But the real shining star (no pun intended here) is the ability to solar charge the unit. This can give you unlimited battery power no matter the mode you’re operating in. And while I’ve yet to reach unlimited hours with the unit, initial testing shows great promise. With a simple screen, minimal processing power, and limited gizmos, the device simply sips juice, and the solar panel can easily keep it topped off for extended expeditions.

Rounding out the impressive features and benefits of the eTrex Solar is its multiband satellite capabilities. While typically a functionality reserved for high-end GPS-enabled devices, this tech has been trickling down to the masses, and by being able to connect to different satellite frequencies, you can be assured that your position is accurate.

Pulling directly from the Geocaching website, all your caches are loaded onto the device for off-grid use; (photo/Nick LeFort)

The eTrex Solar also has a dedicated menu item for geocaching, which it can do natively or by pairing the unit with your smartphone and using the Geocaching app. This makes the eTrex Solar a valuable tool for you to take in the outdoors on your own, or when spending time having fun with the whole family.

Pairing the eTrex Solar with your smartphone allows you to access expanded features such as phone notifications as well as weather and sunrise and sunset times. It also allows you to plan your trips ahead of time.

This can be done through the Garmin Explore app which also makes managing waypoints and routes easier without complicating the operating system. The Explore app also allows you to interact with navigation apps like Gaia GPS to import and export information.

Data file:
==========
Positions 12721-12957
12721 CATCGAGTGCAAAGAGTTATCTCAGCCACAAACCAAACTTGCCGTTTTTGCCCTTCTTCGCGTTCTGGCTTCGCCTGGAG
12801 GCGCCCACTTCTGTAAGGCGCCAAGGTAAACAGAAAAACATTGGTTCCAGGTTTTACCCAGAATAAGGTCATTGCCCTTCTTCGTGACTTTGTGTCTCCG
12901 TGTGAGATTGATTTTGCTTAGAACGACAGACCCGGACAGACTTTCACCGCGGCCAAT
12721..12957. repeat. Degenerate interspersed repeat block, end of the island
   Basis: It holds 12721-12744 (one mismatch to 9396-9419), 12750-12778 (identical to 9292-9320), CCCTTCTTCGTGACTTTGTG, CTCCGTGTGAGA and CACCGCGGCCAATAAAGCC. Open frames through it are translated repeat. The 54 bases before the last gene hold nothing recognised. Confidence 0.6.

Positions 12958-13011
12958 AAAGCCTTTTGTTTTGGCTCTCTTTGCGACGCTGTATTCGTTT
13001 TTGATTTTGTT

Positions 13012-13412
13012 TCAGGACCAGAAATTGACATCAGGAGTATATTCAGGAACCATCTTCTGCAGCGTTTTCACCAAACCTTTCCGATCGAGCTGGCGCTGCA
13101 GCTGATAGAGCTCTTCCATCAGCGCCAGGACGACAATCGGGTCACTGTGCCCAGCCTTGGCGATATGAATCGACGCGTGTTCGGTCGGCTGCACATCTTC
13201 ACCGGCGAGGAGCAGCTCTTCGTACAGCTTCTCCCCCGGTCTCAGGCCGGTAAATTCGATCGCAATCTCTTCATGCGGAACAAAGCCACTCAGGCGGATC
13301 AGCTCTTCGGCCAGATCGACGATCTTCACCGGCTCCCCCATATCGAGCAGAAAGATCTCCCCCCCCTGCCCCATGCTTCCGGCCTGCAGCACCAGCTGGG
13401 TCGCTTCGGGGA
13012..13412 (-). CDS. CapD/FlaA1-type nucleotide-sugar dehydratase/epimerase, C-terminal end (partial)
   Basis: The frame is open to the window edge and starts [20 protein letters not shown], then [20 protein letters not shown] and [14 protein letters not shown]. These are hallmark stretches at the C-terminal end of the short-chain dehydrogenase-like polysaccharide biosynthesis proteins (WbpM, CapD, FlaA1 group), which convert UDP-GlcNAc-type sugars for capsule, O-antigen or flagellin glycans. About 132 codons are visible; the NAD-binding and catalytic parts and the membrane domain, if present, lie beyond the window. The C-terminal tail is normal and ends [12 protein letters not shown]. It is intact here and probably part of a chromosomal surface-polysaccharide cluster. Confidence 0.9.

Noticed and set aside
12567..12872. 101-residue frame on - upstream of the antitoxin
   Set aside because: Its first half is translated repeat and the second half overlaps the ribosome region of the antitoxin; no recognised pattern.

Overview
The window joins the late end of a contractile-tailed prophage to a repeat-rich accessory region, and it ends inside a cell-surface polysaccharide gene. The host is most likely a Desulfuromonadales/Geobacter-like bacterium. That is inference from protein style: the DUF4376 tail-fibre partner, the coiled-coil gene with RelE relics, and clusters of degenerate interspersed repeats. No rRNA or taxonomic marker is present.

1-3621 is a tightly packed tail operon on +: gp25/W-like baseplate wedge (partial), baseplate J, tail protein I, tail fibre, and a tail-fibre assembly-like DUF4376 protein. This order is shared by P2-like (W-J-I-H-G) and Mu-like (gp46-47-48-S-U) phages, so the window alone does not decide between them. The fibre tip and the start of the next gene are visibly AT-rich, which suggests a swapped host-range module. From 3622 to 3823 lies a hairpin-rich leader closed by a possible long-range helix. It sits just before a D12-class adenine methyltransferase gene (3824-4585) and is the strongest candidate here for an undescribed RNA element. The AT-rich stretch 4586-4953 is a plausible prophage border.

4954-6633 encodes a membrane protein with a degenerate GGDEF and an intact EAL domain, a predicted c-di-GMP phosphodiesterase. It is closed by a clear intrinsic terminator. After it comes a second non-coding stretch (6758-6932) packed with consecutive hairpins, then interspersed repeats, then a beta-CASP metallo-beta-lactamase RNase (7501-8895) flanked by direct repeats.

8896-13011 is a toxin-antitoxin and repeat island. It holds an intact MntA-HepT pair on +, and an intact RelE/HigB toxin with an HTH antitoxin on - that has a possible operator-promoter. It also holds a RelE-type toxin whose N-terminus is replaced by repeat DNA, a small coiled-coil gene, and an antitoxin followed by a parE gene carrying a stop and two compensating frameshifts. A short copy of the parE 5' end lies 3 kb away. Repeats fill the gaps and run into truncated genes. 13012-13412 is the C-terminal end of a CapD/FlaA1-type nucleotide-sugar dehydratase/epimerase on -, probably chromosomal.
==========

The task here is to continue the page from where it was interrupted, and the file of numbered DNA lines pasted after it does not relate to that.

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What It’s Not

I generally don’t read reviews about products I’m testing. I also avoid message boards as much as possible. But I was looking up a couple of technical specifications on the eTrex Solar and found myself reading posts and reviews that just didn’t line up with any of the marketing materials from Garmin about the eTrex Solar. The negative comments were spreading like wildfire. What was the deal?

A lot of people assumed the eTrex Solar and its disposable battery-dependent partner — the eTrex SE — were going to be successors to the eTrex 22x or 32x. At least in terms of having a color screen and what the operating system was going to be.

But when the SE launched back in March and then the Solar in November, it became glaringly obvious that these were more like the eTrex 10 — a barebones unit that focused simply on doing what GPS devices do best: navigate.

That said, it’s true that the eTrex Solar does not have a color screen or feature turn-by-turn directions. Yes, routes and waypoints can be imported to it, but you cannot upload custom maps or TopoActive maps to it. Additionally, there isn’t a joystick to navigate through the menus. Instead, it has a multi-button approach that people who’ve used the Foretrex series will recognize.